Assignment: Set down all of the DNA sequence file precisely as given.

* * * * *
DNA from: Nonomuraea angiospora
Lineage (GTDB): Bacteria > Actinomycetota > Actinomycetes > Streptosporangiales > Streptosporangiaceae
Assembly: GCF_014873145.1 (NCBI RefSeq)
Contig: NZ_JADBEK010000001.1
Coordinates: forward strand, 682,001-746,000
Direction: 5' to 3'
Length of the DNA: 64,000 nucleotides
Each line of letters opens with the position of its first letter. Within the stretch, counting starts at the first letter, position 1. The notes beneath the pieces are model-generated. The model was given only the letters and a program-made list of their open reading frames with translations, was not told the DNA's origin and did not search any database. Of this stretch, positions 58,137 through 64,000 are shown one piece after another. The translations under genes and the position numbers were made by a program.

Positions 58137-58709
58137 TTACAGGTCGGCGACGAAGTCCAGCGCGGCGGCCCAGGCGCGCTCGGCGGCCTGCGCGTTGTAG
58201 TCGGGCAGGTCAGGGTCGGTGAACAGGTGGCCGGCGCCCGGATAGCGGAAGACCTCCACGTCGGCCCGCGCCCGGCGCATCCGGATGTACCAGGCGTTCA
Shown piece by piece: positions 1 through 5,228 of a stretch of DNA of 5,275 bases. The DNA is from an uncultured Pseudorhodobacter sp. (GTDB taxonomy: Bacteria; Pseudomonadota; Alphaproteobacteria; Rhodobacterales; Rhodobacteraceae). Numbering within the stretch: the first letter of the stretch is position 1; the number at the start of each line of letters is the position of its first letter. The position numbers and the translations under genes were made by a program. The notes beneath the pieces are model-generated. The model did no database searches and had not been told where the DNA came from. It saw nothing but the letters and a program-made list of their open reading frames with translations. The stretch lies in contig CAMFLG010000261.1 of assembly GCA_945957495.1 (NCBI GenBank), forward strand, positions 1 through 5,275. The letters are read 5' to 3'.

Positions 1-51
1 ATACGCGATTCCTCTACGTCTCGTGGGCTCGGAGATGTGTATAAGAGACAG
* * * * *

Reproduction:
DNA from: Nonomuraea angiospora
Lineage (GTDB): Bacteria > Actinomycetota > Actinomycetes > Streptosporangiales > Streptosporangiaceae
Assembly: GCF_014873145.1 (NCBI RefSeq)
Contig: NZ_JADBEK010000001.1
Coordinates: forward strand, 682,001-746,000
Direction: 5' to 3'
Length of the DNA: 64,000 nucleotides
Each line of letters opens with the position of its first letter. Within the stretch, counting starts at the first letter, position 1. The notes beneath the pieces are model-generated. The model was given only the letters and a program-made list of their open reading frames with translations, was not told the DNA's origin and did not search any database. Of this stretch, positions 58,137 through 64,000 are shown one piece after another. The translations under genes and the position numbers were made by a program.

Positions 58137-58709
58137 TTACAGGTCGGCGACGAAGTCCAGCGCGGCGGCCCAGGCGCGCTCGGCGGCCTGCGCGTTGTAG
58201 TCGGGCAGGTCAGGGTCGGTGAACAGGTGGCCGGCGCCCGGATAGCGGAAGACCTCCACGTCGGCCCGCGCCCGGCGCATCCGGATGTACCAGGCGTTCA
Shown piece by piece: positions 1 through 5,228 of a stretch of DNA of 5,275 bases. The DNA is from an uncultured Pseudorhodobacter sp. (GTDB taxonomy: Bacteria; Pseudomonadota; Alphaproteobacteria; Rhodobacterales; Rhodobacteraceae). Numbering within the stretch: the first letter of the stretch is position 1; the number at the start of each line of letters is the position of its first letter. The position numbers and the translations under genes were made by a program. The notes beneath the pieces are model-generated. The model did no database searches and had not been told where the DNA came from. It saw nothing but the letters and a program-made list of their open reading frames with translations. The stretch lies in contig CAMFLG010000261.1 of assembly GCA_945957495.1 (NCBI GenBank), forward strand, positions 1 through 5,275. The letters are read 5' to 3'.

Positions 1-51
1 ATACGCGATTCCTCTACGTCTCGTGGGCTCGGAGATGTGTATAAGAGACAG